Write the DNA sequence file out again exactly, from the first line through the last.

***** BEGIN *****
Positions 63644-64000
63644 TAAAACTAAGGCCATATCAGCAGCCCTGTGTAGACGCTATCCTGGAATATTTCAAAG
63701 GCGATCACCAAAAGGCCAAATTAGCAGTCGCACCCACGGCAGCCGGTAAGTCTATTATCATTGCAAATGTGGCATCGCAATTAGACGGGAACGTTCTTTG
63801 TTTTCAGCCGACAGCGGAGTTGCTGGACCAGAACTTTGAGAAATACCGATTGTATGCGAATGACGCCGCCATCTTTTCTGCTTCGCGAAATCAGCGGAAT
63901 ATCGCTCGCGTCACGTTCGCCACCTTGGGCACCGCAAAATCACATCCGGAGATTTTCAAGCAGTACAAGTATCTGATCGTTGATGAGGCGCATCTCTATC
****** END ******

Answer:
Positions 63644-64000
63644 TAAAACTAAGGCCATATCAGCAGCCCTGTGTAGACGCTATCCTGGAATATTTCAAAG
63701 GCGATCACCAAAAGGCCAAATTAGCAGTCGCACCCACGGCAGCCGGTAAGTCTATTATCATTGCAAATGTGGCATCGCAATTAGACGGGAACGTTCTTTG
63801 TTTTCAGCCGACAGCGGAGTTGCTGGACCAGAACTTTGAGAAATACCGATTGTATGCGAATGACGCCGCCATCTTTTCTGCTTCGCGAAATCAGCGGAAT
63901 ATCGCTCGCGTCACGTTCGCCACCTTGGGCACCGCAAAATCACATCCGGAGATTTTCAAGCAGTACAAGTATCTGATCGTTGATGAGGCGCATCTCTATC